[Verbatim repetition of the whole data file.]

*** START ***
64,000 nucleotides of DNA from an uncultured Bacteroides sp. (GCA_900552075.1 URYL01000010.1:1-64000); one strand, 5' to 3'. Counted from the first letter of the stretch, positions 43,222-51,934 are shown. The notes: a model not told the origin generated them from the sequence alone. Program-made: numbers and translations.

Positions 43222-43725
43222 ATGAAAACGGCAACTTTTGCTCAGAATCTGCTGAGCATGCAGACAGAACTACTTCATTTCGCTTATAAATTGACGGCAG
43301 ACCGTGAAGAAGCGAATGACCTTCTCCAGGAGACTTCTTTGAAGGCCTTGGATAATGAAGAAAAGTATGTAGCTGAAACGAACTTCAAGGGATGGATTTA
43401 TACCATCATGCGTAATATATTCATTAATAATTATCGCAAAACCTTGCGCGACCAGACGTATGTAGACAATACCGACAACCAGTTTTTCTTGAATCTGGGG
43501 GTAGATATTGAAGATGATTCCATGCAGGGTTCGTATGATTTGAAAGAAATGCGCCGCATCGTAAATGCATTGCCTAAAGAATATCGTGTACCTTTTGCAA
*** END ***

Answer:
64,000 nucleotides of DNA from an uncultured Bacteroides sp. (GCA_900552075.1 URYL01000010.1:1-64000); one strand, 5' to 3'. Counted from the first letter of the stretch, positions 43,222-51,934 are shown. The notes: a model not told the origin generated them from the sequence alone. Program-made: numbers and translations.

Positions 43222-43725
43222 ATGAAAACGGCAACTTTTGCTCAGAATCTGCTGAGCATGCAGACAGAACTACTTCATTTCGCTTATAAATTGACGGCAG
43301 ACCGTGAAGAAGCGAATGACCTTCTCCAGGAGACTTCTTTGAAGGCCTTGGATAATGAAGAAAAGTATGTAGCTGAAACGAACTTCAAGGGATGGATTTA
43401 TACCATCATGCGTAATATATTCATTAATAATTATCGCAAAACCTTGCGCGACCAGACGTATGTAGACAATACCGACAACCAGTTTTTCTTGAATCTGGGG
43501 GTAGATATTGAAGATGATTCCATGCAGGGTTCGTATGATTTGAAAGAAATGCGCCGCATCGTAAATGCATTGCCTAAAGAATATCGTGTACCTTTTGCAA